The ARPA-E program is one of the DOE’s lauded programs, which has managed to gain bipartisan support and avoid controversy. In contrast, the DOE’s loan guarantee program and battery grant programs allocated large funds to single companies, and when a few of those companies went bankrupt, the DOE received significant criticism.

The ARPA-E program, on the other hand, only gives grants of small — hundreds of thousands to single digit millions — amounts and doesn’t expect to get a return back. It’s funding for basic scientific research. The program also backs so-called “moonshots,” which are innovations that could be transformational, but are at a very early stage — a very small amount of these technologies will probably ever be commercialized. The folks at ARPA-E now say they’ve backed 285 projects for a total of about $770 million in funding.

There were fewer startups in the mix than I’ve seen in recent years. It’s a lot harder to be an entrepreneur in this space these days. Some of the more interesting sounding projects in this crop include:

  • Energy beets: Say wha? A company called Plant Sensory Systems, has received a $1.8 million grant to engineer a beet with enhanced energy density that can be turned into biofuels, and which can also be grown with less water and fertilizer.
  • Waste natural gas to fuel: A company called Ceramatec was granted $1.7 million to build a reactor that can convert natural gas unearthed at remote oil field sites into fuel in one step. This natural gas is usually flared off and wasted.
  • Smart window coatings: Lawrence Berkeley National Labs will use a $3 million grant to low cost coatings for windows that will control light and heat.
  • Portable building mapping tech: LBNL received another grant, this one for $1.9 million, to make a device that senses and maps the internal and thermal characteristics for a building. Using this technology, you can see where heat loss is occurring. Sounds like Essess.
  • Cool roofs: Stanford University is looking to develop a low cost coating for roofs, buildings and cars that reflects sunlight and enables passive cooling. ARPA-E gave Stanford $400,000 to build the tech.
  • Smart grid security modelling: The University of Illinois at Urbana-Champaign received a $1.5 million grant to create a modelling and analysis tools to make the smart grid more secure.
  • Gas-based tech for high voltage power lines: The traditional way to control electricity over high voltage transmission lines is using silicon-based switches. GE’s Global Research division received a $4.1 million grant to work on a gas-based switch that can lower the cost of transmission lines, improve grid reliability, and help with clean power deployment.
  • Super wires: A startup called Grid Logic is working on low cost and high temperature superconducting wires. ARPA-E gave the company a $3.8 million grant.
  • Transmission line analytics: Pacific Northwest National Labs received a $1.6 million grant to develop analytics to find unused space on transmission lines and increase efficiency of the use of transmission lines by 30 percent.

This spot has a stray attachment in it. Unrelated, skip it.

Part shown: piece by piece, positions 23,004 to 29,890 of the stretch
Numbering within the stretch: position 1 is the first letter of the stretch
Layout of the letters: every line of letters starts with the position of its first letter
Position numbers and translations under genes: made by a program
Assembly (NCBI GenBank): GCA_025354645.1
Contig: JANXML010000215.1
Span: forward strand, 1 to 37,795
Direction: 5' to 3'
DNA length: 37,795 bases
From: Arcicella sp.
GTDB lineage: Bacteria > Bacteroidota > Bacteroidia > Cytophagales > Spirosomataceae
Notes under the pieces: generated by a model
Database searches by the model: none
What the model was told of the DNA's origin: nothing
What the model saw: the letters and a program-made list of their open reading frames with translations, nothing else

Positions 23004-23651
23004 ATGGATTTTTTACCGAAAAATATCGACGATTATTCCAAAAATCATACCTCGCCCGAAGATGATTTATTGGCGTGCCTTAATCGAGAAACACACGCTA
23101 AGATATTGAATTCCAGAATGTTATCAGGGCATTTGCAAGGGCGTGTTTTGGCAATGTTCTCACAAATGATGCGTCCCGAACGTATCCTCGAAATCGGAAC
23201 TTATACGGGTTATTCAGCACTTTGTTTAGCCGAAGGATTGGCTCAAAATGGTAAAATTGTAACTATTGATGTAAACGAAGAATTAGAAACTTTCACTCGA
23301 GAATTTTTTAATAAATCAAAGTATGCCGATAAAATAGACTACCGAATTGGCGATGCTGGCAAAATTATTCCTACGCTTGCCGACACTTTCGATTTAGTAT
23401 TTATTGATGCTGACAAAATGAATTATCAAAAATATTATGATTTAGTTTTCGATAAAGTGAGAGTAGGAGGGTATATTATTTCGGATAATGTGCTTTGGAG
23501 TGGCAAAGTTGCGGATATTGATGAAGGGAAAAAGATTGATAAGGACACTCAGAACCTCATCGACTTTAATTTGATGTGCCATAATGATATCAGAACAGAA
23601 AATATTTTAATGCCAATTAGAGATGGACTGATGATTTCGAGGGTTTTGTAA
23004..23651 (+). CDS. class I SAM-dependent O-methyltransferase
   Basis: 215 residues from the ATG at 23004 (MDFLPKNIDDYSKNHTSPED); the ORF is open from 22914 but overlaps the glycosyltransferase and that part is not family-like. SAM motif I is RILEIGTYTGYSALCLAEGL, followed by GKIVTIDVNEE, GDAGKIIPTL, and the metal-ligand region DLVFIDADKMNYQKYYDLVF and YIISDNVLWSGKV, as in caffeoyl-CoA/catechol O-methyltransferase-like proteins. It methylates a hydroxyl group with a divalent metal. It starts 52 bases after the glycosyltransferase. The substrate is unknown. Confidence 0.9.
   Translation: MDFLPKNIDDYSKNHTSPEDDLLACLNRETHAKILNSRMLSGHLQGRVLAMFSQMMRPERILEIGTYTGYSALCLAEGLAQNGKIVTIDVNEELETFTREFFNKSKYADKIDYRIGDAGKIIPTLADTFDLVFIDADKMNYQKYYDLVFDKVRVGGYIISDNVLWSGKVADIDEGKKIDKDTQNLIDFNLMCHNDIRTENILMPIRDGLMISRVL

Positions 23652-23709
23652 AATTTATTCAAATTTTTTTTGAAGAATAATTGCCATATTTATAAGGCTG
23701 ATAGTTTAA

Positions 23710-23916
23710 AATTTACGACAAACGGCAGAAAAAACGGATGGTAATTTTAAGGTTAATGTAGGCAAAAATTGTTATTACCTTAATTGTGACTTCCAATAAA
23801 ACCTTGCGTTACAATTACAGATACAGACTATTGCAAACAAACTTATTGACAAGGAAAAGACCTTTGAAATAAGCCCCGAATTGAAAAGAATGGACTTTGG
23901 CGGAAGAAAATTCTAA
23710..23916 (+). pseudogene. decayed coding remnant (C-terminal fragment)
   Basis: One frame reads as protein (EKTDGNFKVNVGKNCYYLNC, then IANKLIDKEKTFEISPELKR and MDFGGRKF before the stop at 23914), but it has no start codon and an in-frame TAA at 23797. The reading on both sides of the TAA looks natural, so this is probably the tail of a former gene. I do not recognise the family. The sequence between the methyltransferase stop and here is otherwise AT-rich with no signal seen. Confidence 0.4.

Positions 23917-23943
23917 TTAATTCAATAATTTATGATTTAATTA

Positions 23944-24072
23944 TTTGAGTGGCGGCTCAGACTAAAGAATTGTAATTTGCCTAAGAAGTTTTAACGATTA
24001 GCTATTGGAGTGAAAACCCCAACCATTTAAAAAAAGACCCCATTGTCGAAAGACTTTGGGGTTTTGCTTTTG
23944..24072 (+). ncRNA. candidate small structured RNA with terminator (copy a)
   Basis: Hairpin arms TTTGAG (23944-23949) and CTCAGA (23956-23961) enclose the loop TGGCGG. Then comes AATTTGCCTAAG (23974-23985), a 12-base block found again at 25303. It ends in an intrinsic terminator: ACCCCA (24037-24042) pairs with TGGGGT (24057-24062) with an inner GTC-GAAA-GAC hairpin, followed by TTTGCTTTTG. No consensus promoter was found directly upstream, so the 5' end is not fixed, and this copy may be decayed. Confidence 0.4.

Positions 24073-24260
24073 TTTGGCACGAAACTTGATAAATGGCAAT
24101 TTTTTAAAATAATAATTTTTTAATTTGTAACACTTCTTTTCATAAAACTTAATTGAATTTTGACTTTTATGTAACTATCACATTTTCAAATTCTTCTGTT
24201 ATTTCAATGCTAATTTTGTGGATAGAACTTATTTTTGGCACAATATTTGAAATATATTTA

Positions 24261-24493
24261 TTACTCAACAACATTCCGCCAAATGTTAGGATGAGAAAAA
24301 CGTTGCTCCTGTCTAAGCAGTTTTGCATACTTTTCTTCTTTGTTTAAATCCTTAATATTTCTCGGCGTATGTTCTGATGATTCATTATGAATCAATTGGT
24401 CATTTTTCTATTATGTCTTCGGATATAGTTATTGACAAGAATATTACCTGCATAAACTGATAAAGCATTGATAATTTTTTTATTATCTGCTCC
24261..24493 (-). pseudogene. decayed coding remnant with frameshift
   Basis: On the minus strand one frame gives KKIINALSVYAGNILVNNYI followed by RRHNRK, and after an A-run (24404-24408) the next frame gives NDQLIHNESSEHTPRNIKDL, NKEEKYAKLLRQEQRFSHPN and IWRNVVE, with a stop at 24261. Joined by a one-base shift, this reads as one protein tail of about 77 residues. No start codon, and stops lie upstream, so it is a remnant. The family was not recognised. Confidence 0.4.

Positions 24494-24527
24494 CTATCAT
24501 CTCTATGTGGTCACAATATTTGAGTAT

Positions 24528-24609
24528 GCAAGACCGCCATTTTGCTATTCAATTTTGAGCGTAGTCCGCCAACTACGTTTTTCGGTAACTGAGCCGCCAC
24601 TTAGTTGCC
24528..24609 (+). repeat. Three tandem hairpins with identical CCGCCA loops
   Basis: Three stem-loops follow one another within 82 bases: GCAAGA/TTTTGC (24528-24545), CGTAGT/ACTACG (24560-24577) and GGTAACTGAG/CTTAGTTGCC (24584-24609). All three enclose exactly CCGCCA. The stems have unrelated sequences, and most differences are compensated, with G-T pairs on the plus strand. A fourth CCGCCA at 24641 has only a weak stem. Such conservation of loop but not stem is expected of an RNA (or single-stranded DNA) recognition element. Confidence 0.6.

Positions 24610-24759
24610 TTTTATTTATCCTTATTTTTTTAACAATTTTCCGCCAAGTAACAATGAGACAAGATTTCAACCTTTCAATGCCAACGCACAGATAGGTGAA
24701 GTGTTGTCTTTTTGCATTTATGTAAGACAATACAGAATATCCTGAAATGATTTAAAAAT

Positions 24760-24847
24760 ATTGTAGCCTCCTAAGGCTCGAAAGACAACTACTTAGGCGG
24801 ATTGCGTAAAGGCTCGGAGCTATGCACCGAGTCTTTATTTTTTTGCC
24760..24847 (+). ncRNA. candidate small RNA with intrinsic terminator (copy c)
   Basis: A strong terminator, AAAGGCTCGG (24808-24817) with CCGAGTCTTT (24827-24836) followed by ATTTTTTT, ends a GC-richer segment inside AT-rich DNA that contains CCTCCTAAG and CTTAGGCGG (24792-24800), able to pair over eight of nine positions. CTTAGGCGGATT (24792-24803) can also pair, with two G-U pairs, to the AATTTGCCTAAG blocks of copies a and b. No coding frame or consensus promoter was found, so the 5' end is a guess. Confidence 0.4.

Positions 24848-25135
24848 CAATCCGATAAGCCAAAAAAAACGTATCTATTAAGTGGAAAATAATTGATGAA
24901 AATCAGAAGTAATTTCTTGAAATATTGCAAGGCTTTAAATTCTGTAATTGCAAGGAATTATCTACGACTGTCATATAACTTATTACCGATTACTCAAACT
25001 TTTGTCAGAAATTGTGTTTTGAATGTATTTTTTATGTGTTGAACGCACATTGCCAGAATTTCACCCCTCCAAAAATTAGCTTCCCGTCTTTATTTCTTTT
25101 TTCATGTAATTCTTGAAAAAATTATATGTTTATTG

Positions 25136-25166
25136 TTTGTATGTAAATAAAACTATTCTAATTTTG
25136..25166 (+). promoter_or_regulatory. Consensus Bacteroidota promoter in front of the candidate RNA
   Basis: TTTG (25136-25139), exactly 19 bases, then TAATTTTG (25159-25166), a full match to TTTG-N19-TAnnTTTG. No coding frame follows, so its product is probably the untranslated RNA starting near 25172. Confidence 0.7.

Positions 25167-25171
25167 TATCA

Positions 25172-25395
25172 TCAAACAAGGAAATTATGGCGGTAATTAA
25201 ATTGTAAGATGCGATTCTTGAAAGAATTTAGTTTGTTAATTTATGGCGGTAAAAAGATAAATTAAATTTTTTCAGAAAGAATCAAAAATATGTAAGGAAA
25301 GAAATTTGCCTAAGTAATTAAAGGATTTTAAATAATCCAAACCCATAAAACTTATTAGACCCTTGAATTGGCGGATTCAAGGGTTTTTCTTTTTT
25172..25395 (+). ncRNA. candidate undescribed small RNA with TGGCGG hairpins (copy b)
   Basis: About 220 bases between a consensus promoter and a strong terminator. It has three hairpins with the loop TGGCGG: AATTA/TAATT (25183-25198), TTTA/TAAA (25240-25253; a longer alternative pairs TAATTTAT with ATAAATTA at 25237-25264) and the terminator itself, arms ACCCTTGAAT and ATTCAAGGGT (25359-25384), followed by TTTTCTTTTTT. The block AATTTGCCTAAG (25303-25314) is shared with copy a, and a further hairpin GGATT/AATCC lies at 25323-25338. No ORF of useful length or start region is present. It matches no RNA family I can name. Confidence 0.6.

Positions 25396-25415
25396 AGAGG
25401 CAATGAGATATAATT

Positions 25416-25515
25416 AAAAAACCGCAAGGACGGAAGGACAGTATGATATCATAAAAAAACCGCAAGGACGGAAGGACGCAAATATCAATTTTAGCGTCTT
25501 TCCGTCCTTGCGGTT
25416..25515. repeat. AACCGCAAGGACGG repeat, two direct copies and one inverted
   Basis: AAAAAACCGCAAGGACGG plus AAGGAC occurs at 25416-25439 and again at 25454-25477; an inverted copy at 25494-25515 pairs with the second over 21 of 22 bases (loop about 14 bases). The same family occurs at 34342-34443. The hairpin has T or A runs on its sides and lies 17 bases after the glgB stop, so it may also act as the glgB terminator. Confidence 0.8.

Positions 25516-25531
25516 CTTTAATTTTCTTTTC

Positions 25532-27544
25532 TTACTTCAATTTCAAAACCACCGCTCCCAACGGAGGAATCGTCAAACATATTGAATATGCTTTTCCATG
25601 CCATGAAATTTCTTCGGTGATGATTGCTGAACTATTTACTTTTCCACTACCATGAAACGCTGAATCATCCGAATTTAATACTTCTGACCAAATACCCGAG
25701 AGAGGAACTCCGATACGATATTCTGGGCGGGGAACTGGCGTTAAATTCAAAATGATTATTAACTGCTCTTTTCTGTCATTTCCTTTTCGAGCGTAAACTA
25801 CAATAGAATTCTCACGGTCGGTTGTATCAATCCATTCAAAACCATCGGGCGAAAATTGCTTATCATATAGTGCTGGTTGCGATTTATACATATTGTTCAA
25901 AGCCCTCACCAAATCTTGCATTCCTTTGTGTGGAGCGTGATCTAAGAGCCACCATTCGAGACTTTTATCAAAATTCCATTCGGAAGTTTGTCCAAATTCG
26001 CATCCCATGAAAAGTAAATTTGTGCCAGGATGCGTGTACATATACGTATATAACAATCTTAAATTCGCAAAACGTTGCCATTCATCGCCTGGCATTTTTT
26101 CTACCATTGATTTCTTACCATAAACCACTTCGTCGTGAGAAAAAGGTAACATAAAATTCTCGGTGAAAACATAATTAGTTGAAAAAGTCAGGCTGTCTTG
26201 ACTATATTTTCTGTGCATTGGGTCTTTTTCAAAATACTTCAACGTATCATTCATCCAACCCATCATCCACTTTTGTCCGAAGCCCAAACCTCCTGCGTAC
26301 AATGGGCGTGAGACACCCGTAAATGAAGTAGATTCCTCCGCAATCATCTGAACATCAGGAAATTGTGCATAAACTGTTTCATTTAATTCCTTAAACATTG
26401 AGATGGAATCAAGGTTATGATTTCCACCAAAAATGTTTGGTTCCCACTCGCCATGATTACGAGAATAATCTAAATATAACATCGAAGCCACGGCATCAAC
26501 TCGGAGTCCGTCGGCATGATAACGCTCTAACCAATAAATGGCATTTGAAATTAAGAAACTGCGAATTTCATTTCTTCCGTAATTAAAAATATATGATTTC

• Big data grid collection: The University of California, Berkeley, along with the California Institute for Energy and Environment, have received $4 million to develop “micro” synchrophasors to collect real time grid data. Are these even smaller versions of the synchrophasors out there? Not sure, I’ll do some research on it.
  • Water wing: Brown University will work on an “oscillating underwater wing” that can capture energy from flowing water in rivers and tides. They’ll control it with software. I feel like a lot of companies who make these design really nice ones, but the problem is in making sure it lasts years while being battered by water and the elements. Brown received $750,000 for this project.
  • Fabric wind blades: GE has quite a few projects in here. Another one is a project to create wind blades made out of fabric stretched across a frame. GE says such blades could enable wind turbines to be “manufactured in sections and assembled on-site, enabling the construction of much larger wind turbines with higher efficiency and lower cost.”
  • Energy from dust devils: Here’s a weird one (for @go2cleanbreak’s book). The Georgia Institute for Technology wants to use a $3.7 million grant to capture energy from wind vortices by harvesting a thin layer of hot air along the ground created by the sun. Like a manufactured, controlled dust devil. I don’t know what to say about that one.
  • Mini mirror solar field: San Francisco’s own Otherlab is working on developing solar projects with small mirrors that will focus light onto towers. Usually these types of fields (like Ivanpah) use large mirrors.
  • New Valley battery startup?: A startup called Alveo Energy won a $4 million grant for a battery for grid storage that will use Prussian Blue dye as the active material in the battery. They were founded in 2012, based in Palo Alto and their CEO is Colin Wessells, according to Google searches (they don’t have a website). If anyone knows more about this company, ping me.
  • Magnetic energy storage: Here’s a new one. The Tai Yang Research Company wants to create a device that stores energy in superconducting cables, by increasing magnetic field strength of the cable.
  • Solar fuel: The Georgia Institute of Technology received $3.6 million to build a solar reactor to produce solar fuel. Sounds like what Joule has been working on … by the way, whatever happened to them?
  • Printed batteries: The Palo Alto Research Center got close to a million dollars to develop printing technology for lithium ion batteries

Image courtesy of Peyri, and rosmary.